Colts unable to keep momentum going

Turnovers and penalties contributed mightily to the Colts losing the game, and divisional lead, to Jacksonville.

Updated: October 24, 2004, 9:39 PM ET
By John Clayton | ESPN.com

INDIANAPOLIS -- After finishing their two-game series against the Jaguars with a split, the Colts realize they have a new rival in the tough AFC South. But following Sunday's 27-24 last-minute loss in the RCA Dome, they realized the enemy is themselves -- not the Jags.

"They outplayed us," Colts coach Tony Dungy said. "It started from the opening kickoff. We made some mistakes that are hard to overcome. We had 12 penalties and two turnovers. It kind of took the momentum away every time we had a chance to overcome them."

It was pretty much a combination of us hurting ourselves, that would be the summary of the game. Jacksonville is an excellent team and they played well, but I thought we made too many mistakes. They really hurt us.
Colts QB Peyton Manning

The Colts' first touchdown drive was a classic example of what Dungy was discussing.

After a scoreless first quarter, the Jaguars took a 7-0 lead on a 4-yard touchdown pass to tight end Kyle Brady. On the ensuing kickoff, the Colts were flagged for a holding penalty and started their possession on their 8-yard line. On first down, center Jeff Saturday was penalized for a false start. To get the offense going, Peyton Manning had to complete four passes for 69 yards and get an 18-yard interference call to tie the score.

On the next possession, the drive started at the Colts' 20. Tight end Dallas Clark missed a block on linebacker Greg Favors, and Manning was sacked at the 11. He completed his next four passes, but the fourth was negated by Tarik Glenn's holding penalty. To navigate the 80 yards, Manning had to generated 99 yards of offense, which he did when he finally hit Clark with a 17-yard touchdown pass to give the Colts a 14-10 halftime lead.

"We just can't make mistakes," Manning said. "We can't have penalties. We can't have turnovers against a good team like Jacksonville whose offense is capable of scoring at any point. We just have to execute better. We've done that in our four wins. In our two losses, I think you can say some turnovers and some costly mistakes on our own have really hurt us."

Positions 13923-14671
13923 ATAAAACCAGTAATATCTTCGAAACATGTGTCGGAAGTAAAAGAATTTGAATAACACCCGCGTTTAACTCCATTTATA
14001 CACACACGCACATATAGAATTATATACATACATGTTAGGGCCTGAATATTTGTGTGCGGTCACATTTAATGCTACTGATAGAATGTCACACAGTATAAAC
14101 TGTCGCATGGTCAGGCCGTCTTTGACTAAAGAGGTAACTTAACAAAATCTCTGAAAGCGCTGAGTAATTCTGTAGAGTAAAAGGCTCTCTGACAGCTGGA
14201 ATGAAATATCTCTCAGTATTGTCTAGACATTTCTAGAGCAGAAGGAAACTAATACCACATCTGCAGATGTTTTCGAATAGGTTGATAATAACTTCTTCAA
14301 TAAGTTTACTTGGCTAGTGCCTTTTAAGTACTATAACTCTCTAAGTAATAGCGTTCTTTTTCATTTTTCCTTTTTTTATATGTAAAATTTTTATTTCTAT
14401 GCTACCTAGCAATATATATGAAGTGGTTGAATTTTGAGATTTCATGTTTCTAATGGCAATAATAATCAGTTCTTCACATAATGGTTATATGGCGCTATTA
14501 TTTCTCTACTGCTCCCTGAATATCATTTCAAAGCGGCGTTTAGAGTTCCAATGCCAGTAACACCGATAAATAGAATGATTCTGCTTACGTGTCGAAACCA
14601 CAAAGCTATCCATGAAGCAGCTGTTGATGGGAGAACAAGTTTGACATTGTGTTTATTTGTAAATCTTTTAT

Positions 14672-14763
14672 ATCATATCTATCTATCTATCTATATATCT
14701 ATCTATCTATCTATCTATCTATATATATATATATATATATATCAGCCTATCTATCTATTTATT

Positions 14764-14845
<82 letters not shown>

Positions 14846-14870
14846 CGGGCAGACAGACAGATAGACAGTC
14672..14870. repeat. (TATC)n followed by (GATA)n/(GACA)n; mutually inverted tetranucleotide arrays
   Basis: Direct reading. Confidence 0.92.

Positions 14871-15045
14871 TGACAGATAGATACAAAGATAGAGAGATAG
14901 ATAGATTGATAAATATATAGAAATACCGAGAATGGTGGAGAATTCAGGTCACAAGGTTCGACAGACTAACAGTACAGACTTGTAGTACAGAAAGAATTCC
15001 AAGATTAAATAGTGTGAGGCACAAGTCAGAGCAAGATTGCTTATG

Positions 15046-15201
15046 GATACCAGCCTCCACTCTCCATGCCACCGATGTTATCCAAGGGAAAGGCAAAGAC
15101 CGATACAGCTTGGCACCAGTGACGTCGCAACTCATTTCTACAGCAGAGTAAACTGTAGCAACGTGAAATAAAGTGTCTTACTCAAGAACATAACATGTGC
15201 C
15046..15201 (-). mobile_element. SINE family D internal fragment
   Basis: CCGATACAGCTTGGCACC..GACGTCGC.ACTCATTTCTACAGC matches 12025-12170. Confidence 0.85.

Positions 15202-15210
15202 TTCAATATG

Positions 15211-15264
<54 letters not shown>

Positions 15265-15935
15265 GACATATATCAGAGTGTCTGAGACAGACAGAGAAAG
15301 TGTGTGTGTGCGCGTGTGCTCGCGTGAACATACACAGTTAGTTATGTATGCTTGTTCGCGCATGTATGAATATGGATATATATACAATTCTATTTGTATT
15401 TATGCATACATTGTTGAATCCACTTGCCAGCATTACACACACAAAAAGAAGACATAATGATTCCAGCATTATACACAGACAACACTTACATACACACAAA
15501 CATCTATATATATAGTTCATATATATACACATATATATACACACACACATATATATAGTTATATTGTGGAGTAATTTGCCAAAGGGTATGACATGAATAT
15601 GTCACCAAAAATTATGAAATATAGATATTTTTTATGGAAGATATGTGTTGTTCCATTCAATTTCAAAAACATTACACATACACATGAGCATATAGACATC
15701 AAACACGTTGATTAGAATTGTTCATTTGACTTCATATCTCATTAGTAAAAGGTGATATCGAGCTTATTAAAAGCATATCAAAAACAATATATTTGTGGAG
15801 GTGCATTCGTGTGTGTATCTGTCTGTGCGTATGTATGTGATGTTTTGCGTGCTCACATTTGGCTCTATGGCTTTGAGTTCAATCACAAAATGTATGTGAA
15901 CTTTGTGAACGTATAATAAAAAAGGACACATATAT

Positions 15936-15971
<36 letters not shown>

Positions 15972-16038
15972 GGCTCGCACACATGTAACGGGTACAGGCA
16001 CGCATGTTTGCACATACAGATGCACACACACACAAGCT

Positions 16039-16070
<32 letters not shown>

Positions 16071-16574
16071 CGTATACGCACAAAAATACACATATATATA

Reporters after the game wondered if the bye week was the problem.

"No, I don't think so," Dungy said. "We had a normal week of practice. We did things the same way as we always do. We just didn't come out as sharp. We almost doubled our penalty totals for the first five games today. We just weren't sharp. But I would not blame it on the bye week."

In addition to the penalties, the Colts had a hard time holding on to balls. Brandon Stokley had a costly fumble in the first half after a catch. Clark was in the open field and lost the ball on a fumble when he tried to maneuver around his blocker, Glenn. It was that kind of day.

"It was pretty much a combination of us hurting ourselves, that would be the summary of the game," Manning said. "Jacksonville is an excellent team and they played well, but I thought we made too many mistakes. They really hurt us."

The killer was the third quarter when the Colts came out completely flat. They had two three-and-outs and a Clark fumble. Conversely, the Jaguars ran 21 plays to Indy's 12; held the ball for 12 minutes; and gained a whopping 175 yards, though they managed to score just a field goal to cut the deficit to 14-13.

Unfortunately for the Colts, things weren't much better at game's end. Their last possession started with Manning and wide receiver Reggie Wayne arguing and Wayne subsequently pushing Manning.

Manning explained it as just frustration and a non-issue. The issue was mistakes. Those mistakes allowed the Jaguars to take the AFC South lead.

John Clayton is a senior writer for ESPN.com.

John Clayton

NFL senior writer

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